The ceremony then focuses on a waferlike “bread” called oplatky (altar bread) that is broken, dipped in honey and distributed to each family member, starting with the husband to his wife. The head of the household dips his thumb in honey and makes the sign of the cross on the foreheads of each member of the household so they will be reminded to keep Christ foremost in their thoughts and praying that harmony will sweeten their lives.

Part of this ceremony focuses on daughters who are eligible for marriage.

Says Albina Senko: “The mother takes honey on her finger, makes a cross on their heads and says, ‘May you be sweet and find a husband soon!’ I did it with my own daughters.”

The next course usually is a tart soup — sauerkraut and mushroom is a popular choice — to represent the bitter destiny of Christ and his suffering for humanity. The family then loads up their plates with bobalky, sweet dough balls baked and mixed with sauerkraut or poppy seeds, symbolic of a plentiful crop. Joseph Senko likes a topping of cottage cheese on them, too.

Platters display a variety of fish that has been floured and quickly sauteed in oil. Because Slovakia is land-locked, carp and trout are common, but Albina Senko likes white fish such as tilapia to grace her table.

Also served are pirohy stuffed with fillings ranging from sauerkraut to cheese and potato; and English peas, which represent a bountiful growing season. Albina Senko folds peas into a mayonnaise-rich potato salad; other families fold peas into hot mashed potatoes. Holubky are cabbage rolls stuffed with ground mushrooms and rice.

The Vilija ends on a sweet note, with nut and poppy seed rolls. Walnuts in the shell and apples also are placed on the table.

None of the foods contain meat, still keeping with the Advent fast.

To wrap up the meal sweetly, Slovaks traditionally serve kolaci, pastry rolls made with sweet dough filled with poppy seeds, dried fruit or nuts.

In recognition of the empty seat at the table, none of the food is removed from the table after the diners are finished. “It’s for the people who couldn’t be there,” Albina Senko says. Before midnight in Slovakia, the animals in the barns are given remnants of the meal — the food from the table is supposed to make them healthy and productive for the coming year.

The Senkos host tours regularly to Slovakia to acquaint Americans with their culture. Albina Senko is a retired travel tour operator, as well as a frequent translator for Slovakian visitors and officials who visit Pittsburgh. It is their wish to improve the lives of their countrymen across the sea and bring Slovakian culture into the homes of the general public.

These traditional dishes of a Slovak Christmas Eve table feature simple, earthy ingredients — plus a bevy of sweets.

Slovak Christmas Eve Soup
(Sauerkraut Soup)

This recipe is adapted from one by Albina Senko, a native Slovakian who lives in Mt. Lebanon. Senko is from Spis in the northeast region of the Carpathian Mountains. Although Slovakia is only about the size of West Virginia , with 5.5 million people, Senko says, there is a lot of variety in customs among the towns and villages.

  • 2 tablespoons vegetable oil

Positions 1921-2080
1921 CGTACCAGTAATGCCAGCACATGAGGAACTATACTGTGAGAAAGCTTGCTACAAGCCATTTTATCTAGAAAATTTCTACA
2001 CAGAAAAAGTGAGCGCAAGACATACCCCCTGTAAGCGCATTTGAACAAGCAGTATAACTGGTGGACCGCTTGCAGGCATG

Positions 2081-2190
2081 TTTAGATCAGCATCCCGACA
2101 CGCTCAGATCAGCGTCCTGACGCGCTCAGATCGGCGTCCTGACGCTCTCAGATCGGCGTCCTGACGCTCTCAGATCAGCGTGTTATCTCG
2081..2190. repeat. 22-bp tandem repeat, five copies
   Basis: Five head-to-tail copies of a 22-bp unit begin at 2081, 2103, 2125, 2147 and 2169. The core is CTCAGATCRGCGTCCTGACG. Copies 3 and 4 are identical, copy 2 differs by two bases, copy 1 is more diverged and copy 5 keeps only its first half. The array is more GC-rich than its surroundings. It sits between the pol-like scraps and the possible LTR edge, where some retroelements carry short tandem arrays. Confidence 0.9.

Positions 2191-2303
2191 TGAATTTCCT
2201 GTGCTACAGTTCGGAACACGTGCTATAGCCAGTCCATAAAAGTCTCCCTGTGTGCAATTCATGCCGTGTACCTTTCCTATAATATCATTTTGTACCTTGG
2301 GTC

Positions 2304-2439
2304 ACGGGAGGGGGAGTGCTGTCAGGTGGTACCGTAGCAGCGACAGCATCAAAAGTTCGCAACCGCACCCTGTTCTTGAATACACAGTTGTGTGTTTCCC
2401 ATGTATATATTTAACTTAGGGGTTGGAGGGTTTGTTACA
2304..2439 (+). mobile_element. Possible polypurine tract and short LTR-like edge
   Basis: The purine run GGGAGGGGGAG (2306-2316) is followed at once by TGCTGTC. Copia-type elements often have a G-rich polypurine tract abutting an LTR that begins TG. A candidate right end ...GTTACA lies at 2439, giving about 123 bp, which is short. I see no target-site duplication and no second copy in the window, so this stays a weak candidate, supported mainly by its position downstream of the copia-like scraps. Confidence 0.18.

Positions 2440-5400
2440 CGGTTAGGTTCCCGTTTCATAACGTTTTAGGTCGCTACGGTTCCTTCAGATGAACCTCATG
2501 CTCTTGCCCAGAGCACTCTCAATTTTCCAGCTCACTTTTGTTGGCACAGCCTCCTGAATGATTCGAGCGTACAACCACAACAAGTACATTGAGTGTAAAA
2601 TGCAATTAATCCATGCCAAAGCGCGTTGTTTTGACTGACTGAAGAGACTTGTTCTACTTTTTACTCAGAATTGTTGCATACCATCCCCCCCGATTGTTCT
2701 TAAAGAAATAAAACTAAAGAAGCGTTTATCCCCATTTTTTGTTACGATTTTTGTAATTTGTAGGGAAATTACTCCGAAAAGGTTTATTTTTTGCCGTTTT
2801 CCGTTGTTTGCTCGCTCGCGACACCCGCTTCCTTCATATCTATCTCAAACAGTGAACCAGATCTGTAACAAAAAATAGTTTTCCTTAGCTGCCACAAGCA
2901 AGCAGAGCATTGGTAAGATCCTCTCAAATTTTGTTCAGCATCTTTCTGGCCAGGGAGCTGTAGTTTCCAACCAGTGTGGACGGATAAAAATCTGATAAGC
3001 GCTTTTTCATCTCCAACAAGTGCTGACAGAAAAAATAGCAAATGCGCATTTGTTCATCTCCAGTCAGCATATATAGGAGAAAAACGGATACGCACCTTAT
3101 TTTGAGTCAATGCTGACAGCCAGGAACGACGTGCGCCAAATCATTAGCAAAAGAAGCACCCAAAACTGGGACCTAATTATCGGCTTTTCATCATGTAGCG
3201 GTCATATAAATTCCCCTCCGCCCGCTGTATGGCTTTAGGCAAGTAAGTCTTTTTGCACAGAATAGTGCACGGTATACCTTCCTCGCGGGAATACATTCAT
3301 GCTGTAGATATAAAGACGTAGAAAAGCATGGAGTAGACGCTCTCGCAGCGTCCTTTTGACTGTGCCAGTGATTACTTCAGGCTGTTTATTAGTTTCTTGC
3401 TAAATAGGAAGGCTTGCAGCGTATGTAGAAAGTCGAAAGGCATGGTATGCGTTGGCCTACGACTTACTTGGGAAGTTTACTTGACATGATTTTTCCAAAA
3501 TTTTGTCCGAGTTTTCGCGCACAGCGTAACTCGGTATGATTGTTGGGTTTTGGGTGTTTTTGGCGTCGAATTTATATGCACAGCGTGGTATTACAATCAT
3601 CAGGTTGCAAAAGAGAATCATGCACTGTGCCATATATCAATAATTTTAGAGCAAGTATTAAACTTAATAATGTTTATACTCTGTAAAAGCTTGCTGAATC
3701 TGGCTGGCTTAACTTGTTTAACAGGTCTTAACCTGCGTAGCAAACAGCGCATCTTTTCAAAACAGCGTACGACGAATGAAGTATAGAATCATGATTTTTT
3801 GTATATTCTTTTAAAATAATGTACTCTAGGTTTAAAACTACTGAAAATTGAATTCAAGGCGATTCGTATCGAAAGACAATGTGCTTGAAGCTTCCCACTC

• 1 medium-size yellow onion, chopped
  • 1 cup sliced mushrooms
  • 1 can (16 ounces) sauerkraut, drained but rinsed only lightly
  • Water
  • Paprika, to taste
  • Salt and ground black pepper, to taste
  • 1 vegetable bouillon cube, optional
  • 1 carrot, sliced
  • 1 potato, peeled and diced

Heat the oil in a soup pot. Add the onions and mushrooms and saute until translucent. Add the drained sauerkraut, water to cover the sauerkraut, paprika, salt, black pepper and the bouillon cube, if desired. Let simmer — do not boil — adding more water so you still have broth.

Add the carrot and potato and simmer until tender, for about 15 to 20 minutes, adding more water as needed to keep a souplike consistency.


These bite-sized dumplings can be made from frozen and thawed sweet bread dough to save time. Form portions of the dough into 1-inch rolls, then cut small pieces and bake. The National Slovak Society offers this recipe.

  • 1 package active dry yeast
  • 1/2 cup lukewarm water
  • 1 teaspoon salt
  • 2 tablespoons granulated sugar, divided
  • 6 cups all-purpose flour, more for dusting board
  • 1/4 cup vegetable oil, more for greasing baking sheet
  • About 2 cups tap water
  • Boiling water

Dissolve the yeast in the lukewarm water. Add the salt and 1 tablespoon sugar. Let set to proof, for about 10 minutes.

Sift together the flour and remaining 1 tablespoon sugar. Add the yeast mixture, 1/4 cup oil and enough of the 2 cups tap water to make a workable dough. Knead well. Let the dough rise until doubled.

Meanwhile, grease a cookie sheet with oil.

Punch down the dough. Cut off portions of the dough about the size of an egg. Roll each out on a floured board by hand to make rolls about 1 inch in diameter. Cut into 1-inch pieces. Place the pieces on the prepared cookie sheet and let rise for about 20 minutes.

Heat the oven to 350 degrees.

Bake the dumplings for about 10 minutes, or until lightly browned. Let cool, then separate. Place in a colander and pour boiling water over them. Drain quickly to prevent sogginess.

Combine these mixtures with half of the bobalky.

Sauerkraut: Saute 1 small onion, chopped, in 2 tablespoons vegetable oil. Add 1 pound drained sauerkraut. Cook for about 15 minutes. Add to half of the bobalky.